© Denzil Green
The old spelling of corn was Korn, from the Germanic; Kernel is a diminutive form, to mean a small grain.
Niblets is a trademarked name that Green Giant uses to describe the fresh corn kernels it sells in North America and in the UK. Many North Americans use it colloquially as a generic name to describe fresh corn kernels. Technically it’s not the whole kernel of kernel, because when the kernels are shaved or cut off, the germ remains on the cob — the same as what you see remaining when you eat corn on the cob.
People in the UK don’t generally recognize the word “niblets” or know what it means, even though it’s all over the tins of Green Giant sweetcorn that they see every week in their grocery aisles — but awareness of the word hasn’t sunk in. They’ll deny there’s any such thing there, which means they didn’t pay attention last week in the tinned goods aisle at Tesco’s or Sainsbury’s. Whereas in North America, it’s sunk in to such an extent that it’s come to be used by consumers at least as a generic word for kernels of sweetcorn.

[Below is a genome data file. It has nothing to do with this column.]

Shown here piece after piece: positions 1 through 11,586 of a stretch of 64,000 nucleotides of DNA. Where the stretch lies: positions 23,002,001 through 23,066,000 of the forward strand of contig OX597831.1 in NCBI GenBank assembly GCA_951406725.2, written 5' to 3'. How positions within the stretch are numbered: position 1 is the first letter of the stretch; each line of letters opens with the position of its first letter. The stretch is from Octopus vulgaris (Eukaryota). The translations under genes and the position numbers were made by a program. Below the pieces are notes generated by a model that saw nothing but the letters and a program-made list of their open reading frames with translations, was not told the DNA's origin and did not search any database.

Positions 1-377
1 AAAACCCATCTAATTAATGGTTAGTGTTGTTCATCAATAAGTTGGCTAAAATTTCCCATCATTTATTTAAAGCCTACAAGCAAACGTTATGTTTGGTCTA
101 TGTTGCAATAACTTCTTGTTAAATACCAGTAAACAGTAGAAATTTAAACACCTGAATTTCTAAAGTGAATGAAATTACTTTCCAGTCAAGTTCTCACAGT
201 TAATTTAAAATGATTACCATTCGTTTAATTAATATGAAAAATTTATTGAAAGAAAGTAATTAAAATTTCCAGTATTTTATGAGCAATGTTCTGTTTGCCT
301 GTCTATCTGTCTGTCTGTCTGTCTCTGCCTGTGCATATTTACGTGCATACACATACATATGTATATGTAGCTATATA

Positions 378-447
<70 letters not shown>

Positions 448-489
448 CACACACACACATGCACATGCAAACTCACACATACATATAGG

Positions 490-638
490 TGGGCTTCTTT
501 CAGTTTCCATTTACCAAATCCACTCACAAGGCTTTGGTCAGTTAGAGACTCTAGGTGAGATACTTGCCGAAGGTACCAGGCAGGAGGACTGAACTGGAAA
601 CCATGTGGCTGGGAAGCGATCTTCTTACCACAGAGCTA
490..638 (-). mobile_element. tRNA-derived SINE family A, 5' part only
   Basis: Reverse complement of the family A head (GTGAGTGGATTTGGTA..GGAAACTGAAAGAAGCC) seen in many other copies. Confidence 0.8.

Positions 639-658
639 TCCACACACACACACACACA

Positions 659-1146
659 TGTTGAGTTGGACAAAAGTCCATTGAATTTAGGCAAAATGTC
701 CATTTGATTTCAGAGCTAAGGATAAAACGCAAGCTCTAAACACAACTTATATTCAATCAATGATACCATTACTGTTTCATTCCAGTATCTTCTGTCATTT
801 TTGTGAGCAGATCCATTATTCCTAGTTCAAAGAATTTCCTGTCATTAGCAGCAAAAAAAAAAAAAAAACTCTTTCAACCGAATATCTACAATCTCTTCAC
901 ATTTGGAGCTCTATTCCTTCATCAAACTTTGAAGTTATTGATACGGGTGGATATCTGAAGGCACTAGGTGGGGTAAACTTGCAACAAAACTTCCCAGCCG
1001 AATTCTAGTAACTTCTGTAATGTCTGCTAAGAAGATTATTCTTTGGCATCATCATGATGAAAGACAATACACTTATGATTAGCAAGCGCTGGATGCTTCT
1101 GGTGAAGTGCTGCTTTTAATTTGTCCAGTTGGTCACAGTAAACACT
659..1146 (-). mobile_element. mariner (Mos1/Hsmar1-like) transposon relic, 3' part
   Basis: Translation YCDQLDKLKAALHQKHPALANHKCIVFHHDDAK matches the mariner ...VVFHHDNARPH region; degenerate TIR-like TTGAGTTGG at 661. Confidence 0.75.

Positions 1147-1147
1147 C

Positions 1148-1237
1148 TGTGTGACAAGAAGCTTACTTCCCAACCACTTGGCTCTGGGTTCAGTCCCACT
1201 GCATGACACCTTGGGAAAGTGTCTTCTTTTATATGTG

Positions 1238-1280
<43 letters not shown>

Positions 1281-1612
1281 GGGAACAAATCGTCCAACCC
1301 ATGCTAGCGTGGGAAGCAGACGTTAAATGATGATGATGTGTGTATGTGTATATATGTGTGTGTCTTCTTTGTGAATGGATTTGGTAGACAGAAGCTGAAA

To make your own: husk the corn, wash it, hold the cob of corn upright in a shallow bowl or over a big plate and use a sharp knife to cut downwards to cut the kernels off. Mind the knife slipping; this needs a bit of attention as you have one hand out of action holding the corn. Better yet, use a (very clean) shoehorn. It does a better job, and is safer. After the kernels are cut off, just use your fingers to separate them.
A 12oz (350g) tin of corn kernels = 1 ½ cups, drained = 3 ears of corn
1 cup of drained corn kernels = 6 oz / 175g